Quite a few comments regarding pop removal, track separation and conversion to compressed formats (MP3, OGG, etc). Audacity does all these things. The tools menu is a good place to explore - there is stuff like bass boost, normalisation, rumble and pop removal that are invaluable when recording analogue sources.
As mentioned in one of the posts above the best way of splitting the recording is to add a label track, type the track name at the start point of each track (using CTRL-B), then use export multiple to feed out the whole recording as separate tracks. One glitch is that all the ID-tag information doesn't always roll forward across all the tracks, but these can be backfilled afterwards.

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Vinyl + Audacity = MP3

Posted by: Anonymous [ip: 68.50.89.120] on October 21, 2008 11:21 PM
I've been recording tapes and records to my linux box recently, and I have had good results using a Sony DMC-DA1 dv converter box. While the minus side is that you record everything as dv and have to take the sound out, the plus side is that you don't really need a preamp and you can use the equipment you already use to play the media.

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Vinyl + Audacity = MP3

Posted by: Anonymous [ip: 75.108.44.39] on October 22, 2008 07:59 PM
I agree with the poster above. Do NOT use the the mic jack on your laptop. On my laptop
the resulting sound was vomit inducing. My cheap Creative mp3 usb card works very well.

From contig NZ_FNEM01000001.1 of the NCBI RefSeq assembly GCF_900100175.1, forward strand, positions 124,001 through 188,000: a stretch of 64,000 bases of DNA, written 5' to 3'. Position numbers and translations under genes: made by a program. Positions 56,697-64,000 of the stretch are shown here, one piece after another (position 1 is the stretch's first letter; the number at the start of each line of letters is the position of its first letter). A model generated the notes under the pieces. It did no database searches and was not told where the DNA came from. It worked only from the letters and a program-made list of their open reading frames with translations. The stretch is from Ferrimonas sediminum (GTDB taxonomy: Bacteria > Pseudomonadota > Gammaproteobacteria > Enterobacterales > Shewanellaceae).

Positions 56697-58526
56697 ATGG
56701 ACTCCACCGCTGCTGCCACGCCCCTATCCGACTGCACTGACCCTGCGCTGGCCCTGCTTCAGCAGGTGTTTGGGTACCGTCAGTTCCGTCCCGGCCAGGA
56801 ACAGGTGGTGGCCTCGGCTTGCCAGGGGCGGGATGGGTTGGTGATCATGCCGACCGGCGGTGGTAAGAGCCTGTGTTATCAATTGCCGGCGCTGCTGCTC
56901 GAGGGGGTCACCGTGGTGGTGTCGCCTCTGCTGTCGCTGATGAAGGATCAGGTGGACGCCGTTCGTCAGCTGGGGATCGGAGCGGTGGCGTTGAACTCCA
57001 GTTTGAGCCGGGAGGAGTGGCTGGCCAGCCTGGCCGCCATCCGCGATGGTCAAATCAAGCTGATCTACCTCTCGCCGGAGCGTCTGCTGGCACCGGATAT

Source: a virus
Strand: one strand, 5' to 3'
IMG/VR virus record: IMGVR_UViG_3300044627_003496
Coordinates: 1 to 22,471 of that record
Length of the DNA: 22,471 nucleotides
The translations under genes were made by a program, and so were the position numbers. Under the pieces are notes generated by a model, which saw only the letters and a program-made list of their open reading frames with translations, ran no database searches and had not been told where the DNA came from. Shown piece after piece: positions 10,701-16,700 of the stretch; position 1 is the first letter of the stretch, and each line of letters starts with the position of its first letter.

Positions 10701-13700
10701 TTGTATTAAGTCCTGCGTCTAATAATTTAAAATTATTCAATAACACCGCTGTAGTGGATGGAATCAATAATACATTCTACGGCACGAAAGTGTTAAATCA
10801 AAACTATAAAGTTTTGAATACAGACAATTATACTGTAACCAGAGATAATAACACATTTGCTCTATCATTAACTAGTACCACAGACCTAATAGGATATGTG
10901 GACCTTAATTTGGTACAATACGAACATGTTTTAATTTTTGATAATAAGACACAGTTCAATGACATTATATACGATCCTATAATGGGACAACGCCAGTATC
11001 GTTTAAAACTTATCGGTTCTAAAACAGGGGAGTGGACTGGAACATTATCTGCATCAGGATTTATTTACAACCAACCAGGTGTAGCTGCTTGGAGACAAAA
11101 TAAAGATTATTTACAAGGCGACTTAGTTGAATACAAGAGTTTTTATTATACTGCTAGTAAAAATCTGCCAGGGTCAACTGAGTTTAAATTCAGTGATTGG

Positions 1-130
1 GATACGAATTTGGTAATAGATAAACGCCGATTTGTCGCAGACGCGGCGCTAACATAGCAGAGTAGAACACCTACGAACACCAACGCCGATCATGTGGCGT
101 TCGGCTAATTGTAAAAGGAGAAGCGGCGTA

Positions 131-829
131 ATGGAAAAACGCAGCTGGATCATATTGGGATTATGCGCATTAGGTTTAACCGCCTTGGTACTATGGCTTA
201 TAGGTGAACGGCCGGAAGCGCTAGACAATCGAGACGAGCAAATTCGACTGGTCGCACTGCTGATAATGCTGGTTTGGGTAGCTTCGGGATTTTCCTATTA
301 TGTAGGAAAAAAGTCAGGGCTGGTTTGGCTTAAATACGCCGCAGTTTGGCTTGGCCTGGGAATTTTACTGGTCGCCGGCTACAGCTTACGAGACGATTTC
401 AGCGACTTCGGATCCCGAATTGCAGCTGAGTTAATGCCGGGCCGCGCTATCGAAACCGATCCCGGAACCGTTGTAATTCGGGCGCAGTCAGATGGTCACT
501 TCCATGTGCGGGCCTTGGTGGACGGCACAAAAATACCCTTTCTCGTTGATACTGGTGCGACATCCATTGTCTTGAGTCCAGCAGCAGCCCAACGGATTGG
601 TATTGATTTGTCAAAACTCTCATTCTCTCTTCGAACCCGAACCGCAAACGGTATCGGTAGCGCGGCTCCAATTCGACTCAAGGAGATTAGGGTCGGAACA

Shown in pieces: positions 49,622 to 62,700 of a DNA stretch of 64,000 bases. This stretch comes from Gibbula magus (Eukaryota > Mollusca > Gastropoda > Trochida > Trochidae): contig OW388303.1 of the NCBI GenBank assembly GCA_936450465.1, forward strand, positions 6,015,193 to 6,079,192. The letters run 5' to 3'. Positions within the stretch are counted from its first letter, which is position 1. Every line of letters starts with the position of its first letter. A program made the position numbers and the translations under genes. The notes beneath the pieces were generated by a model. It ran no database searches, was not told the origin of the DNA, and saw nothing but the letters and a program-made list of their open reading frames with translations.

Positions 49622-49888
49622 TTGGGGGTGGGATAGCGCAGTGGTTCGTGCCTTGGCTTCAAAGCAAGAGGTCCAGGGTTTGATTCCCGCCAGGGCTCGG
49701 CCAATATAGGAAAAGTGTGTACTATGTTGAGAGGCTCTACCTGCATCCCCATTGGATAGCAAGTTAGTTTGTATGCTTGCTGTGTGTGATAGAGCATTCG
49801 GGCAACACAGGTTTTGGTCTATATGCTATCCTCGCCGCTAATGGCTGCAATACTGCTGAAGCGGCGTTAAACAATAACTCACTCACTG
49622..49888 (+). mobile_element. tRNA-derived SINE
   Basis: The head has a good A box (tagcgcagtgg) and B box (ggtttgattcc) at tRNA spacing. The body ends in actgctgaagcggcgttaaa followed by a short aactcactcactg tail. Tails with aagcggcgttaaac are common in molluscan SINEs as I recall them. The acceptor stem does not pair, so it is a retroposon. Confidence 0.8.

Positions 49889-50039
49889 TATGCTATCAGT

turntable/old hafler preamp/creative mp3 usb soundcard.

I use Rezound (Audacity is fine also) to record the lp to a wav file. I then use wavbreaker
http://wavbreaker.sourceforge.net/ to split the tracks. It's easy to use and does a great job.
Wavbreaker will even export your project to a .toc file for use with cdrdao.

I then make an audio cd for the car, convert the wavs to flac to archive, and finally, make
some oggs for my rockboxed sansa.

If you have a huge lp collection, you should think about a new stylus ( or cartridge ) and
maybe a VPI lp cleaner (!).

With records that have been well cared for, the sound can be very good.

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Vinyl + Audacity = MP3

Posted by: Anonymous [ip: 87.221.151.5] on October 22, 2008 09:41 PM
...or just get a copy of eMule and download them.

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Vinyl + Audacity = MP3

Posted by: Anonymous [ip: 76.7.4.227] on October 23, 2008 04:38 PM
I have a question about Audacity. I run SUSE, UBUNTU and Windows XP. When I use the Linux side of my computer I would like to know how to remove turntable hum. I use the lowpass filter and it seems to work all right but is there a better way? I found that "Spin It Again" will work on Linux running under WINE. I use it to sort out the tracks. It will also record records without any problems. This makes it a lot easier as "Spin It Again" will also label each track for you by typing it in. I also use Classic Equalizer, which is a free VST program, to bring out some highs and lows depending on the recorded album. "Spin It Again" also has a noise and pop&click remover with it.

If anyone can help me with the hum problem I would appreciate an answer as I would like to Audacity to clean up the old record before using "Spin It Again" to encode and break up the tracks.

Thanks for any help.

Also you might give "Spin It Again" a try. It works well under WINE.

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Vinyl + Audacity = MP3

Posted by: Anonymous [ip: 80.169.182.163] on October 24, 2008 08:45 AM
Personally I'm born in 77 and I have about 300 vinyl records (including 7''s) but my partner is born in 86 and have collected way more than that. It's not a "vinyl has warmer sound!!1" thing either, we just like the feel of vinyl records better. The larger covers, included posters and so on. When you buy an LP you feel that you buy a record, not just a piece of plastic. After buying the vinyl I get an MP3 version "from the net" which become the version I listen to most anyway.